Conservation action is absolutely reliant on information about the distribution and abundance of butterflies and moths.
Butterfly Conservation uses a number of survey techniques to gather this information.
The Hibernating Herald project is finding out more about the overwintering distribution of Heralds in Scotland. We need your help to find new sites by checking dark corners of unheated outbuildings in your garden or looking in suitable dark places when you are out and about.
The UK Butterfly Monitoring Scheme, run by Butterfly Conservation and the Centre for Ecology and Hydrology, has in recent years developed the Wider Countryside Butterfly Survey (WCBS) method to gauge the changing abundance of widespread species in the general countryside.
The Small Blue butterfly continues to be an important focus of survey and conservation work for the branch, with activities based mainly in coastal areas. This is a priority species in the UK Biodiversity Action Plan which has suffered a significant contraction in range over recent decades.
This butterfly is another UK Biodiversity Action Plan Priority Species and Eastern Scotland probably holds the majority of sites with colonies. Consequently survey work, site monitoring and conservation activities remain important.
The Pearl-bordered Fritillary is a UKBAP Priority Species and is included on the Scottish Biodiversity List. It has recently been designated a Species Action Framework Species by SNH. Although still relatively widespread in the UK, most colonies are small and vulnerable to changing management It has declined rapidly across the UK, particularly in England, and Scotland is now the major stronghold but we believe it is still under-recorded with many sites having few recent records, hence the need for this survey.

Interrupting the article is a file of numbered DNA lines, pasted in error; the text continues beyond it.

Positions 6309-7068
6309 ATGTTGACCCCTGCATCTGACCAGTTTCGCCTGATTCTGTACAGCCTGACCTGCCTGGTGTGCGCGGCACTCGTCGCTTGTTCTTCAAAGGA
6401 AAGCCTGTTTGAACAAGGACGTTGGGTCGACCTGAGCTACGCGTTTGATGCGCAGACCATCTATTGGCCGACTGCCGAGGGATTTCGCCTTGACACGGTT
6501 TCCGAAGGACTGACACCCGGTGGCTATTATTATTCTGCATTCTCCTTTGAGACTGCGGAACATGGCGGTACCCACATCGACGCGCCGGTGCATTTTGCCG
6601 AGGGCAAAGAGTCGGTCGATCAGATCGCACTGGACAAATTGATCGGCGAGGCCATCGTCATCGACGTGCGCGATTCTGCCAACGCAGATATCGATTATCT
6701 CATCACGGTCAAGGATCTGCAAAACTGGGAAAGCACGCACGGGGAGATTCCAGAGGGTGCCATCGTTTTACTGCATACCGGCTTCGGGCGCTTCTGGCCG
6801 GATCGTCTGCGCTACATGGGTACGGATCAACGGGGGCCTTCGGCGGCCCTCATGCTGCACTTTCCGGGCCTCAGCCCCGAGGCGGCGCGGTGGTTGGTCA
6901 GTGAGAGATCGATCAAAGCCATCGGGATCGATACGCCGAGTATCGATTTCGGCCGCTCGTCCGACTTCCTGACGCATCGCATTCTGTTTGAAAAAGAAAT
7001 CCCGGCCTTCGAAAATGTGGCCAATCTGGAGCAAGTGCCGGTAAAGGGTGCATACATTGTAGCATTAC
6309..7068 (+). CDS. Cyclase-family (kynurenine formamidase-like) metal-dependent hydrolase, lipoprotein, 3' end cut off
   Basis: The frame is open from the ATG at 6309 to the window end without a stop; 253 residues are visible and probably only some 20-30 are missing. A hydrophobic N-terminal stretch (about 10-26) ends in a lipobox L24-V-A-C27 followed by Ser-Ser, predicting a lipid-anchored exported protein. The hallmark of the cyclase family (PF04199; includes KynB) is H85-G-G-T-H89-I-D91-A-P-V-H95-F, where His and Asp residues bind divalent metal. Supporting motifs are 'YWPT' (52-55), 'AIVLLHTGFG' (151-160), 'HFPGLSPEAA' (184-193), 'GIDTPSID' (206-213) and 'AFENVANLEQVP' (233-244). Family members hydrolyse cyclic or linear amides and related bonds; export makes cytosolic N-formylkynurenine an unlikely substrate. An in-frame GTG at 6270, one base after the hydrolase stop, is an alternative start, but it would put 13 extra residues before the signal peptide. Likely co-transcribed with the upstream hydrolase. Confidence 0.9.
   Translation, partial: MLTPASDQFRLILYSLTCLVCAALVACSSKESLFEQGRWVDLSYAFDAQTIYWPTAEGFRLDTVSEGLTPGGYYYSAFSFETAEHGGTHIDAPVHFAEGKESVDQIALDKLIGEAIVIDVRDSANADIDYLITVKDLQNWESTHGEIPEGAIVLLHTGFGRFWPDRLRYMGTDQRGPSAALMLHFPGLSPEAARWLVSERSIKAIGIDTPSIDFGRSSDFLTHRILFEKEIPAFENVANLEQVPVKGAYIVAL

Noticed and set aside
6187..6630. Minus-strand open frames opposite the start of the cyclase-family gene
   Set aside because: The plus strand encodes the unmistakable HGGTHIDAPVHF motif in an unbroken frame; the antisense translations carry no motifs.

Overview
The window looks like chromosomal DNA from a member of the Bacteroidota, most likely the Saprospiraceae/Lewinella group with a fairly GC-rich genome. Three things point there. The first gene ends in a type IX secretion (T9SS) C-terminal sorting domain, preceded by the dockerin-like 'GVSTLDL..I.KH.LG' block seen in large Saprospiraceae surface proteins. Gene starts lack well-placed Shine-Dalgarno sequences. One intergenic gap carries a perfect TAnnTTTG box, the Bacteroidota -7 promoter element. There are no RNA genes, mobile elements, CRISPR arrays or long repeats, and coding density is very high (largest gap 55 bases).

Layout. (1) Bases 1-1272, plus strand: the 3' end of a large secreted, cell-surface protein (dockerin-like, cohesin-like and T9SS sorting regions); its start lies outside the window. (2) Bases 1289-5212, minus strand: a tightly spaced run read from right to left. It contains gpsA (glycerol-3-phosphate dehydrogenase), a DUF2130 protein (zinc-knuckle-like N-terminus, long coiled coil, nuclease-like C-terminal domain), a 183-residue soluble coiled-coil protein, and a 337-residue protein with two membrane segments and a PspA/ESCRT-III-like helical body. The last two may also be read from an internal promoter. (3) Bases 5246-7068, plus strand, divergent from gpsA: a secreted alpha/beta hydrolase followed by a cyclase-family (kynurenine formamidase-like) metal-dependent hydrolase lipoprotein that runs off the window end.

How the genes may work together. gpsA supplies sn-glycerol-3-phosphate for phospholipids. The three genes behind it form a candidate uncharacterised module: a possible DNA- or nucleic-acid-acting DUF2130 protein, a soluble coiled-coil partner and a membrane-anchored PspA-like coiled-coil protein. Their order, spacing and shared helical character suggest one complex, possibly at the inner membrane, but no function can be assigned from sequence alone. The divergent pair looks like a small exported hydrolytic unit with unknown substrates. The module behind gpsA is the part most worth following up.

UK Butterfly Monitoring Scheme (Butterfly Transects)
The Butterfly Transect is a walk along a set route that is divided into separate sections. In each of these sections the number of butterflies are counted along with the climatic conditions. Using this method comparisons can be made year-on-year and between transects. The UK has over 1500 recorded sites going back a far as 1976. Scotland has a growing number of transects, many of which are located here in the East Scotland branch.
The transect is an enjoyable way of getting to know a site well and all the butterflies in that site. A weekly commitment is usually required and usually groups of walkers share such a walk. The walk is done from April till September every year and the counts entered into free software called Transect Walker available from the UKBMS website.">